Pet Internal and External Parasites

It’s important to ensure that pets are free of internal and external parasites.


Pet Internal and External Parasites

On top of staying up to date on your pet’s vaccinations, it’s important to ensure that they’re free of internal and external parasites. If left untreated, many of them can be potentially fatal, especially in kittens and puppies. Prevention is always the best cure and a good way to avoid costly treatments. One of our veterinarians can discuss with you the best parasite prevention methods and medications depending on your pet’s individual situation and environment. In general, we suggest that puppies and kittens be wormed every two weeks until 12 weeks of age, then every month until 6 months of age. After six months of age, an adult pet needs to be wormed every 3 months.

External parasites are easier to see and remedy, though that doesn’t mean it’s a good idea to not treat them to prevent them. Some of the most common external parasites for pets are ticks and fleas, which each carry their own risks. Signs of a flea infestation include particularly itchy skin, hair loss from excessive scratching and skin lesions from over-grooming. Remember that fleas won’t just stay on your pet, either. They can happily move onto other prey, such as a human owner. Though the most common issues are skin-related, fleas can also carry tapeworms that can infect both dogs and humans alike.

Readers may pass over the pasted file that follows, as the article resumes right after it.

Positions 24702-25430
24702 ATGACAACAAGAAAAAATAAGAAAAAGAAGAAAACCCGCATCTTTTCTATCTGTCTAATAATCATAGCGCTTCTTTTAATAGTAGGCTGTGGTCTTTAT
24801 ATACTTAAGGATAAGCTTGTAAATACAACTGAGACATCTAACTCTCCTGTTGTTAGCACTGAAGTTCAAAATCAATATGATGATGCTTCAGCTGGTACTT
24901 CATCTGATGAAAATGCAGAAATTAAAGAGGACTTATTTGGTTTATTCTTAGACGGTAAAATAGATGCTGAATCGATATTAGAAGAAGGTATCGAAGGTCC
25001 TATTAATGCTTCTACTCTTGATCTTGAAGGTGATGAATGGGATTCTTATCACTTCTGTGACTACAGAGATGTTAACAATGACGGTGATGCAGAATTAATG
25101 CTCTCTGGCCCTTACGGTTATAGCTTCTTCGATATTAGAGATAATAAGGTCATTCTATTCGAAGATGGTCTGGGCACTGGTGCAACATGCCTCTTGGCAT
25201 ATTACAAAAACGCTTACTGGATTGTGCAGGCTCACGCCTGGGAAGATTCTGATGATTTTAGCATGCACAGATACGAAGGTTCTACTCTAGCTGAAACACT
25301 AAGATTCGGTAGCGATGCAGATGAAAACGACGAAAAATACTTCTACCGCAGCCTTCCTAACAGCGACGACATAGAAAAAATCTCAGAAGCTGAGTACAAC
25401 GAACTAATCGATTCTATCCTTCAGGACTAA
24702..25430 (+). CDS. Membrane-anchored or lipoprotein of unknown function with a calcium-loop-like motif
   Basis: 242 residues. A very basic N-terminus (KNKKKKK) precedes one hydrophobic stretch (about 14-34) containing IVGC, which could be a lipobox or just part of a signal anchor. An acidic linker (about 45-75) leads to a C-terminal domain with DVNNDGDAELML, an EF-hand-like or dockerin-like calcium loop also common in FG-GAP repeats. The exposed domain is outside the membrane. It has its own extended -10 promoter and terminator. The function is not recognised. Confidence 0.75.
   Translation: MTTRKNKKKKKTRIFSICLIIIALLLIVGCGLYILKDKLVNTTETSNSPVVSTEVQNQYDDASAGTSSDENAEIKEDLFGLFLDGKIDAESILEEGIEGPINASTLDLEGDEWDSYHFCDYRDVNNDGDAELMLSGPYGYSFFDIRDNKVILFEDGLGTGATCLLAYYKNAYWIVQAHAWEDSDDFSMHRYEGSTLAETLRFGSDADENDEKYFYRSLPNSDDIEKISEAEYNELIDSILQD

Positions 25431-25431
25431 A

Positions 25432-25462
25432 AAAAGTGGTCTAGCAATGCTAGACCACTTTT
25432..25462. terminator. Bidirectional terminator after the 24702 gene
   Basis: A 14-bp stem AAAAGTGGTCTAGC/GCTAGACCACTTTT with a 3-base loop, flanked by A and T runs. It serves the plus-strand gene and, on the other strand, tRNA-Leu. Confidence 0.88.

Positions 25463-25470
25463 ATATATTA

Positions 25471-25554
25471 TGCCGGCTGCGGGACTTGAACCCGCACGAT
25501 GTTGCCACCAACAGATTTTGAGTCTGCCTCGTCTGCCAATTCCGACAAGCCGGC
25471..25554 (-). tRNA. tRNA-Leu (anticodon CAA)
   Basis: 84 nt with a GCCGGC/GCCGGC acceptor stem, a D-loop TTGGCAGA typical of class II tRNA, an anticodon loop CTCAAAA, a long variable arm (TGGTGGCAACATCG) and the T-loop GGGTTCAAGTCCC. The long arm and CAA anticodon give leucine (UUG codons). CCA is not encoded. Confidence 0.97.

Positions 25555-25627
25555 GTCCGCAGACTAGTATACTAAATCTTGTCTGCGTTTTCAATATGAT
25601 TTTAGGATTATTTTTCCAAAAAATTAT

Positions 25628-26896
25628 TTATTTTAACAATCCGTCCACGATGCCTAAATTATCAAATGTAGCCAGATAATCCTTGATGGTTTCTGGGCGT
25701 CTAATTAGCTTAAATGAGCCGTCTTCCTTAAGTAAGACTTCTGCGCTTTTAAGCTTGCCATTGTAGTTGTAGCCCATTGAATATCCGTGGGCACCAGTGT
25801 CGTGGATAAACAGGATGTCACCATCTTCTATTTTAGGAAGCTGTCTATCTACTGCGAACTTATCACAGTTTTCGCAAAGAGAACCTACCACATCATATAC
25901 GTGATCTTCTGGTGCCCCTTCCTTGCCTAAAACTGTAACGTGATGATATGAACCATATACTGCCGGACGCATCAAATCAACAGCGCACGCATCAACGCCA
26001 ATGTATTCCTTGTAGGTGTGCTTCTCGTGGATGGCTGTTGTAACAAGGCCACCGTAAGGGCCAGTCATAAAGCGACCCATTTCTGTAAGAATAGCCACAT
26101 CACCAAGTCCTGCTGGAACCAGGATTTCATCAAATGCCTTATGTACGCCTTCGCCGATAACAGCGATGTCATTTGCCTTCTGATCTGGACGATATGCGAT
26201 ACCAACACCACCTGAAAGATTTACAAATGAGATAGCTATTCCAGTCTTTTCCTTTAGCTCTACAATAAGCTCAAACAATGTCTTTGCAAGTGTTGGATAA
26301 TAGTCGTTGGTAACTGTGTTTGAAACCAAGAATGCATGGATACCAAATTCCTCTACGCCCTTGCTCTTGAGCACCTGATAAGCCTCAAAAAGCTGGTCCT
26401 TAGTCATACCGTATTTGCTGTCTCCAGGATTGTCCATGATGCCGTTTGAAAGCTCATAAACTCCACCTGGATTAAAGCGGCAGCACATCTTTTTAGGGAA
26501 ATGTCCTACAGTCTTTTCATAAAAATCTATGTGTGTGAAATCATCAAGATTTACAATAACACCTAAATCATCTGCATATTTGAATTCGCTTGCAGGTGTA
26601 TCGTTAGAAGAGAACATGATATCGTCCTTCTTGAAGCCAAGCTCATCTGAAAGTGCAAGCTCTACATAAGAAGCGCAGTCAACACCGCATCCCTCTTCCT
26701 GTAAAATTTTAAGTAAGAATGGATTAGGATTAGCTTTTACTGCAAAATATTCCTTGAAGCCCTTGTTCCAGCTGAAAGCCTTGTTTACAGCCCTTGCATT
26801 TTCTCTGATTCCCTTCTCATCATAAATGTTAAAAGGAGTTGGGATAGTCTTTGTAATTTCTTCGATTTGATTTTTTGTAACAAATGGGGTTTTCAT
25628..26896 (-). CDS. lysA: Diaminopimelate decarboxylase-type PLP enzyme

Concerning Conditions

Ticks, like fleas, can cause skin irritation and rashes in addition to more concerning conditions. The most dangerous type is the paralysis tick, so if your pet is showing symptoms such as uncoordinated movements, trembling, strange groaning or vomiting, it’s important to bring them in immediately.

Internal parasites in pets are usually worms, such as tapeworms, as mentioned above, roundworms, heartworm, hookworm and whipworm. Each of these carries a different prognosis, some more potentially fatal than others. It’s especially important to get your pet tested for heartworms, as these are by far the most deadly internal parasite, and all that’s needed is a single mosquito bite.